I will say a few more bits on the abortion topic.
1) Most people are in a squishy middle of being committed fully to neither pro-choice or pro-life positions in their strongest ways. That means that they are mostly comfortable with a moral assertion that abortions are probably wrong and probably would be deeply conflicted if they or someone they knew or loved needed or wanted one, but that they can certainly see points, like a pregnant women's health and life or perhaps the fitness of the fetal development (such as disorders that would likely insure a brief existence post-womb complete with suffering and pain and agony rather than hopeful futures), as legitimate grounds for abortion being maintained as a legal option. That is, that they would oppose outright bans on it or things like Mississippi's (and other states') personhood amendments, but also don't feel totally comfortable with say, Planned Parenthood, because they're the ones doing the actual abortions.
2) What they don't oppose are things like the new Virginia law requiring transvaginal, internal, ultrasounds, laws requiring ultrasounds more generally, parental consent laws, and so on. The reason for this is highly irrational on some level.
First, it appears that the conclusion reached by many as a basis for these laws is that people considering getting abortions have not thought through their decision adequately and that an ultrasound is necessary in some way to get them to reconsider. There is some evidence that this is effective at getting some people to reconsider their decision. Certainly not all or most, since most people have considered this decision at great length and have often had to go to the trouble to select a location far out of their way to get one. But by and large whether it should be mandated by the state to do so is another question entirely from whether or not it works to reduce the number of abortions in some way. Note: It is medically useful to use ultrasounds to determine that a), someone is definitely pregnant and b), that the abortion procedure was successful in ending that pregnancy, but this is different from requiring someone to view said ultrasound as a patient or offering it to them as a condition of state policy. It makes sense from a medical perspective but not as a meddling means of the state in other words. Planned Parenthood does ultrasounds itself when conducting the procedure, as but one example.
Second, in the case of Virginia, the idea is to use transvaginal ultrasounds because early embryonic development of the sort commonly associated with most abortions tends not to be visible on the less invasive "jelly belly" procedure that most people would associate with ultrasounds. This means that people aren't seeing anything when offered a common procedure. Which actually does provide them as a patient, should they choose to view said ultrasound, with some medical information (that their pregnancy is likely not very far advanced, something they likely already knew). That they are then required to get the more invasive procedure instead does strike me as an onerous method of determining how best to execute the abortion by a means of state law. If a doctor uses this procedure to insure its effectiveness, that's one thing, but using the instruments of the state to dictate the effectiveness of abortion outcomes doesn't seem like something we should be doing.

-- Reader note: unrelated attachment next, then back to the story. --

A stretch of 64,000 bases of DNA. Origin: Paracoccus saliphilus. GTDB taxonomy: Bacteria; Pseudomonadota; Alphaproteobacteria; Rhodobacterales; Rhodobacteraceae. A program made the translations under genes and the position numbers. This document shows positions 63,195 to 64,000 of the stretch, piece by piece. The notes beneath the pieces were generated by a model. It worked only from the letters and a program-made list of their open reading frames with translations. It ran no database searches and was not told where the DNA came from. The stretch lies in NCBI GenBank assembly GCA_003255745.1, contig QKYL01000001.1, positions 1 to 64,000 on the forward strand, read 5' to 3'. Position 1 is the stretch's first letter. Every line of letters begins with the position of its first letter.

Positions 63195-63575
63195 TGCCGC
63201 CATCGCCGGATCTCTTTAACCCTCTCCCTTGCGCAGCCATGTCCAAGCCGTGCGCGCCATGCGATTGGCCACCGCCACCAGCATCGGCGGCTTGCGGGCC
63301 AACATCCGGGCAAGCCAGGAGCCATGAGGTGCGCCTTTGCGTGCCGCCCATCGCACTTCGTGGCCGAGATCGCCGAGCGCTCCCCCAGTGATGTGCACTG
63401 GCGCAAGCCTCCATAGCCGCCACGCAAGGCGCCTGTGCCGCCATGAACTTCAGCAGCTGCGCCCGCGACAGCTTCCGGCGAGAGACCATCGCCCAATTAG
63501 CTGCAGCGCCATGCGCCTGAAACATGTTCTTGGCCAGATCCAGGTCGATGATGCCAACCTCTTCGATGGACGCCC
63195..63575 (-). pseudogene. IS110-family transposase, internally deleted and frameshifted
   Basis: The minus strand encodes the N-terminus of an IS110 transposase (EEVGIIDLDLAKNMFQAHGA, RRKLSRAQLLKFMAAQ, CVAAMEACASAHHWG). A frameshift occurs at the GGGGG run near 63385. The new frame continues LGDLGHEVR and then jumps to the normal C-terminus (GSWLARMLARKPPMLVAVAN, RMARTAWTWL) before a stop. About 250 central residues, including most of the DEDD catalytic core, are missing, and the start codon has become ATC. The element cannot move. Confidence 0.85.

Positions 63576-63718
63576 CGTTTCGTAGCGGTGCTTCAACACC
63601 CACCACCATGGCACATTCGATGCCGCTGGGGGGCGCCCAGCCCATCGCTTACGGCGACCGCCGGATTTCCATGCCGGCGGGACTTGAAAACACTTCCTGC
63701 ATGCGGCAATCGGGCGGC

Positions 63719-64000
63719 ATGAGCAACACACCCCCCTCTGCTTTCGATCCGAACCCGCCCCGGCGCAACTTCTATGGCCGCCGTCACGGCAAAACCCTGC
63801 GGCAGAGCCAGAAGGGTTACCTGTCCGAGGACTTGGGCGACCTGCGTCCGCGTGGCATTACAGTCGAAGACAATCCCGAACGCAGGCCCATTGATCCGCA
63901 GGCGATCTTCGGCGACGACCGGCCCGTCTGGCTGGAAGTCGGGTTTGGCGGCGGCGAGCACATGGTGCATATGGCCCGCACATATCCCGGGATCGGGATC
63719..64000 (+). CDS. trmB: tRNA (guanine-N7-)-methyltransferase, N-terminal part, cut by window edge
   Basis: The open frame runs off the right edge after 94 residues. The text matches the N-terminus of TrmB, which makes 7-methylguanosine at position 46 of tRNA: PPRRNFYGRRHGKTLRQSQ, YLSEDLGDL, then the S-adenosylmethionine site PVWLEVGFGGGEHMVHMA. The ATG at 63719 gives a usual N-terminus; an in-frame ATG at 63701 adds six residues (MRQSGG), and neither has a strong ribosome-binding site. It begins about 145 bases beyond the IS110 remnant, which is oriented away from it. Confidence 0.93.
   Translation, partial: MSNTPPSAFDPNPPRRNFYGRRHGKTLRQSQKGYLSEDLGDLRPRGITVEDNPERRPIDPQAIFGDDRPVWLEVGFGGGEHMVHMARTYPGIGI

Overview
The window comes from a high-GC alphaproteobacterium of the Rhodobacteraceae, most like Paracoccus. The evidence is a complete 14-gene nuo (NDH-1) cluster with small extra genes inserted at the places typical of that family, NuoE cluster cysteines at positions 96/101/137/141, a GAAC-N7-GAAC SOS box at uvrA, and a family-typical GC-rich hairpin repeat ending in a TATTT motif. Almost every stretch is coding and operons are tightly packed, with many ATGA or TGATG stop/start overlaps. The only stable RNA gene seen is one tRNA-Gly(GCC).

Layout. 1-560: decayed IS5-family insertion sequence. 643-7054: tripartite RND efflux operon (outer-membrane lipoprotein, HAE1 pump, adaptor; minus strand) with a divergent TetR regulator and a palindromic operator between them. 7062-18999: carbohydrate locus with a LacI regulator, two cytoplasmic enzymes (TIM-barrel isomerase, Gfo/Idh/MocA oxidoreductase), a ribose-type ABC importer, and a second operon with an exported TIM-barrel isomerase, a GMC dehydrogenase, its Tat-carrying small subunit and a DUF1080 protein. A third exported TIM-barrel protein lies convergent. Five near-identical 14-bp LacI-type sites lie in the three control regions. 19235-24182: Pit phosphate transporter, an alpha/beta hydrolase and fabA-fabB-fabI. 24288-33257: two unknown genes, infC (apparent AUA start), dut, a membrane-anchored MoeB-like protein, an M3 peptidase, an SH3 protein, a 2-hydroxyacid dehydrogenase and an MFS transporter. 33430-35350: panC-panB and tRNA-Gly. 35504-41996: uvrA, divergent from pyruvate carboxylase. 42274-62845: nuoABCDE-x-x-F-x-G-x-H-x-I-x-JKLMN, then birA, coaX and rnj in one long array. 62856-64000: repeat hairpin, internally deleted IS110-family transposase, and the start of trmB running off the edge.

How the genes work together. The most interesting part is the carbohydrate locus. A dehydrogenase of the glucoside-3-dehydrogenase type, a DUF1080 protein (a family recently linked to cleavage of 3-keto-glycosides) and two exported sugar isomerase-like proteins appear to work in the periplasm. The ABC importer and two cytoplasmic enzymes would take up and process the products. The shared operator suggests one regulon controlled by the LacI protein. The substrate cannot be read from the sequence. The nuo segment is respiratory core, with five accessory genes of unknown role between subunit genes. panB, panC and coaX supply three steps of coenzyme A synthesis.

3) As is it naturally compared to the invasive nature of the procedure is akin to a rape. Though by no means is it the same in psychological and moral terms, it is far closer than things that advocates of this law have compared to actual rape. This is especially true for real rape victims seeking an abortion, one of the few exceptions that many pro-life types are willing to grant. An exception I find morally inconsistent and bizarre myself. To me the rape exception is a key moral determination that somehow creating children should be a voluntary act and that fathering children should be done consensually, but the idea that somehow this is the basis for only THIS exception, and not any other exceptions that parents or potential mothers can conceive of, is beyond a little strange to me. In any case, the idea that we should be using state policy to control what procedures are used on these women and their families in particular rather than appropriate local medical determinations (ie, preferencing local knowledge over centralised controls), is repugnant to the basic model of a free liberal society. Precisely the sort that conservatives presume to claim a sole desire to institute through a "smaller government".
That is to say, that rape victims should be able to consult privately with their doctors the appropriate methods available to insure that they receive the care they desire rather than have the state impose a particular method in preference to alternatives. If rape victims can do this, I would presume that there is a logic available that other women could do so also.
Update: We can always count upon the political ambitions of Governors to become Presidents or Senators. It sounds like McDonnell is attempting to get the transvaginal requirement stricken from the law. Since there are numerous states with ultrasound laws already on the books, Virginia would hardly be unusual or radical there. But the unpleasant necessity of explaining why rape victims had to be violated again in order to obtain an abortion (when this is, by far, one of the few relatively popular reasons behind legal abortions in the popular view of morality) if he were to run for higher office beyond Virginia, tends to matter.